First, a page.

The EdTA events staff is already working on plans for the 2014 EdTA National Conference. It’s less than a year away as the event moves to a midsummer date: July 24-27 at the Hilton Netherland Plaza Hotel in Cincinnati. The 2014 Conference theme: Theatre at the Core.
On Saturday evening, Conference attendees had a chance to see Making Magic, Defying Gravity, the revue produced by three EdTA board members that gives high school performers a chance to work onstage with cast members from a touring Broadway show. Below, Justin Brill and Laurel Harris (with microphones) of the first national cast of Wicked in rehearsal with students from Minneapolis-area high schools.
Photo by Jim Talkington.
Ayanna Hudson, director of education for the National Endowment for the Arts.
Two important keynote presentations featured at the Conference addressed public policy issues: a speech by Ayanna Hudson, the director of education for the National Endowment for the Arts, and a town hall Q&A with representatives from the National Coalition for Core Arts Standards (NCCAS), the partnership of organizations (including EdTA) leading the writing of the 2014 Core Arts Standards. Both keynotes can be viewed at http://new.livestream.com/edta
In her address, Hudson detailed her personal journey from a young, idealistic woman who thought she could single-handedly change the world to her role as director of arts education for the Los Angeles County Arts Commission, and eventually, to her current job at the NEA. She recounted how she came to realize the value of collaboration and the life-changing difference arts education could make to students, particularly those at risk. She also told the story of two schools’ approaches to sustaining their arts education programs, one of which prevailed and the other that did not, when economic hardship threatened them. Hudson wrapped up her address with an overview of the NEA’s collective impact strategy towards arts education and its four aspects: leverage investments; drive the national data and research agenda; collaborate for collective impact, and lead the field.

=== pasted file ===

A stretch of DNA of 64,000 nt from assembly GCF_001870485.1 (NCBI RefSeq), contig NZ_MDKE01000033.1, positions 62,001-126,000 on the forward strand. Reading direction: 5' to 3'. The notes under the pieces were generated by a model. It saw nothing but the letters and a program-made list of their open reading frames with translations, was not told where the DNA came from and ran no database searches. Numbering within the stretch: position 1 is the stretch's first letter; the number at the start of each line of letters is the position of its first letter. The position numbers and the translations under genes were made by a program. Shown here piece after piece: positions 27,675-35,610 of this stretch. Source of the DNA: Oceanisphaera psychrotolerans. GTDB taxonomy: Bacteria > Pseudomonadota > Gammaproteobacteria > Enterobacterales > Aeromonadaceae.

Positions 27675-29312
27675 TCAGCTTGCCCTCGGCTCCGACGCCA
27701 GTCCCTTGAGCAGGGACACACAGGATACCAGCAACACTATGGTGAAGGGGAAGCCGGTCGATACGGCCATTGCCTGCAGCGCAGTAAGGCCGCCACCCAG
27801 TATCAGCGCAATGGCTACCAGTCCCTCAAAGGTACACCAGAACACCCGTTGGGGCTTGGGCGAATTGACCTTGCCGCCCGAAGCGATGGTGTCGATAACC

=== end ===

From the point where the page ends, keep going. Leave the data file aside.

Mary Schuttler during the National Standards Town Hall Meeting.
The town hall presenters included NCCAS theatre team writers Leslie Van Leishout and Mary Schuttler (also the team’s co-chair); Hudson; Cory Wilkerson, the project’s technology manager, and leadership members Lynn Tuttle, Arizona arts education director, and Jim Palmarini, EdTA’s director of educational policy.
Palmarini began the event by reminding attendees that the public review process of the draft high school theatre standards would run September 30 to October 21. Tuttle then asked the audience to answer three fundamental questions about standards: What is a standard? What is good about standards? What is scary about standards? After a series of audience responses, she offered a brief overview of the history, strategy, and timeline of the project before opening the floor up to questions. Among other topics in the hour-long Q&A, Van Leishout and Schuttler addressed queries about the theatre standards; Hudson answered concerns about the role of teaching artists; Wilkerson talked about the standards website, and Tuttle detailed how model cornerstone assessments will be embedded into the work.